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The Metropolitan Opera's Sunday Evening Concerts and Verdi
IN its first sixty-three years, 1883 through the spring of 1946, the Metropolitan Opera offered annually (despite some gaps at the start) a series of concerts in its home house in New York. Most took place on Sunday evening—hence their name—and though their number and format changed over the years, in essence they remained the same.
Metropolitan artists would present a program of operatic excerpts—arias, duets, ensembles—as well as non-operatic songs, the latter ranging in style from Schubert, Brahms, or Tosti to dramatic ballads, such as Walter Damrosch's setting of Kipling's "Danny Deever," or settings by others of the lyric poems of Robert Burns, such as "John Anderson My Jo" and "Comin' Thro' the Rye." Typically, the operatic numbers would be accompanied by the orchestra in the pit and the songs by a piano onstage, often with the singer at the keyboard. In addition, the company's chorus might offer a number or accompany a soloist, the orchestra play a prelude or overture, or the dancers present an opera's ballet. But the emphasis was on the company's soloists, in operatic excerpts they themselves presumably had selected.
There was an exception, however. Singers sometimes shared the stage with a virtuoso instrumentalist, such as Pablo Casals or Josef Hofmann, who would play some cello or piano solos and then, as the major work, a concerto with the orchestra. On the first such occasion, 9 December 1883, the artist was Lino Mattioli, a cellist from Milan, who played a Concerto in A major by Georg Eduard Goltermann. On the last, 26 April 1940 and a most untypical concert, two violinists were featured, Fritz Kreisler and Albert Spalding. After each had played his solo pieces, for a finale they joined the orchestra in Bach's Concerto in D minor.
During the 1930s singing in costume became more frequent, and the program's arias, duets, and trios now frequently expanded into full scenes. At the [End Page 16] same time the company's ballet corps, in part because of the direction of George Balanchine (1935-38), presented more dances, and the orchestra increased its role with more overtures, suites, and intermezzos. Yet the basic aim continued as before: to offer an evening of operatic excerpts for the public's entertainment and, no less important, for its education.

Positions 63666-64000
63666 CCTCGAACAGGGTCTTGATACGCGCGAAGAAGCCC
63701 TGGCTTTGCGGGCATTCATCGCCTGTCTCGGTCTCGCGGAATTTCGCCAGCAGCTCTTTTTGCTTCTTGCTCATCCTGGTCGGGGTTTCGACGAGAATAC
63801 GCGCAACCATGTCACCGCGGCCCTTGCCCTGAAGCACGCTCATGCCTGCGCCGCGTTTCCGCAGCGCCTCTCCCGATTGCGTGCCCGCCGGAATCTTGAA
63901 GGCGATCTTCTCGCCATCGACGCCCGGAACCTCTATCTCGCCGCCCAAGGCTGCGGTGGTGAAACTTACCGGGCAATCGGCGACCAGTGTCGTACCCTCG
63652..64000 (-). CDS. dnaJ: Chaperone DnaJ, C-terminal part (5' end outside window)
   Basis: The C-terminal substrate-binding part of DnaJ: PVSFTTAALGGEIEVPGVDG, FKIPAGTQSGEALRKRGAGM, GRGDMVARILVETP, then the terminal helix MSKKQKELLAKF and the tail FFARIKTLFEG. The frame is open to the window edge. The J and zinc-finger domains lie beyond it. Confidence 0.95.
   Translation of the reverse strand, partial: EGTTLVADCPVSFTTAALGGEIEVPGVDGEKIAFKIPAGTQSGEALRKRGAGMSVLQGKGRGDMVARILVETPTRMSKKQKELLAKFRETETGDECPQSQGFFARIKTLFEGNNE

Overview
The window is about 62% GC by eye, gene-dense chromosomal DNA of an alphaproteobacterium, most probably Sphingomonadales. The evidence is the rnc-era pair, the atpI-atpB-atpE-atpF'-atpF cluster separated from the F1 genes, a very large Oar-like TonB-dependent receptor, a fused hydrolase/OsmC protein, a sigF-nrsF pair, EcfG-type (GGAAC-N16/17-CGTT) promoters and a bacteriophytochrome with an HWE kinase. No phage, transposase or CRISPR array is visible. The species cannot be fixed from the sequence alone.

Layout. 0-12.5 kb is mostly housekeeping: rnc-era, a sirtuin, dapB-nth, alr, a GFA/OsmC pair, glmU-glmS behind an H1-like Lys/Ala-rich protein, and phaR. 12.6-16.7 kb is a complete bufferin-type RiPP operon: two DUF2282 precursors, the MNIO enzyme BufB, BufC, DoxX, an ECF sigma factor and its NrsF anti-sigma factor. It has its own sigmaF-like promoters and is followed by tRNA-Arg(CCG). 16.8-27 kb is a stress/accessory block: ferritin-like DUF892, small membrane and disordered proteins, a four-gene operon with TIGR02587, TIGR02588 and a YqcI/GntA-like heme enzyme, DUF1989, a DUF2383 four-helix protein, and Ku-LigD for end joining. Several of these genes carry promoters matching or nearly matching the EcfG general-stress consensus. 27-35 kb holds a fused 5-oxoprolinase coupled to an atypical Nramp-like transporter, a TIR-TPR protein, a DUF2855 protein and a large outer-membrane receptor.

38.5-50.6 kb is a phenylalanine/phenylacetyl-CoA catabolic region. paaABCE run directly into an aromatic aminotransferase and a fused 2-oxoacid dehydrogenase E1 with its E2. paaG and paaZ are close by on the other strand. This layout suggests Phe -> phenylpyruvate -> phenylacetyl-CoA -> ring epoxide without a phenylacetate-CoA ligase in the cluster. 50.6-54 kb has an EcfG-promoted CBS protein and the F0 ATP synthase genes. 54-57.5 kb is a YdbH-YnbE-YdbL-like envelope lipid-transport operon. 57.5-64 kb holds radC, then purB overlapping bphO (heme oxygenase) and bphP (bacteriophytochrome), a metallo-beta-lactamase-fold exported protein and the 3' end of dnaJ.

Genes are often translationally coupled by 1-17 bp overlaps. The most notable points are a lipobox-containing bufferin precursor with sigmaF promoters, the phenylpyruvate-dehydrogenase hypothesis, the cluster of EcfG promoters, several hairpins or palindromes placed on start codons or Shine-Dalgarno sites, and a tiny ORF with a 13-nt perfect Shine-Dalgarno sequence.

The public, no doubt, already knew well the excerpt most frequently sung, the quartet from Rigoletto.In the forty-one years from 1883 to 1923-24 (seven years without concerts and an eighth with only two), 1 the famous ensemble was sung at least forty-two times, not including instant repeats, sometimes demanded, and not including its appearance thrice in the guise of Liszt's piano transcription. 2 But how many of the audience in 1892 were familiar with Verdi's tenor aria from Jérusalem, "Je veux encore entendre ta voix" (his French version of "La mia letizia infondere" from I Lombardi) or in 1907 with his aria for baritone, "O vecchio cor" from I due Foscari?In the concerts' sixty-three years, each was sung only once. 3 Still, singers scheduled their favorite but unfamiliar arias, hoping to stir calls for an immediate repeat, or to have a chance to reschedule it several concerts later, or even perhaps, if the artist was a draw at the box office, to persuade the management to revive an old opera in a new production.
The printed programs, however, forbade encores. And at the frequent "All Wagner Concerts" the rule was observed. But at concerts with selections from French and Italian composers, it continually was broken. In response to cries from the audience, the gracious artist might repeat the aria just sung or offer an alternative. At a concert on 5 December 1915, Sophie Braslau, intending to sing as an encore the Habanera from Carmen, on discovering the orchestra did not have the music, sat down at the...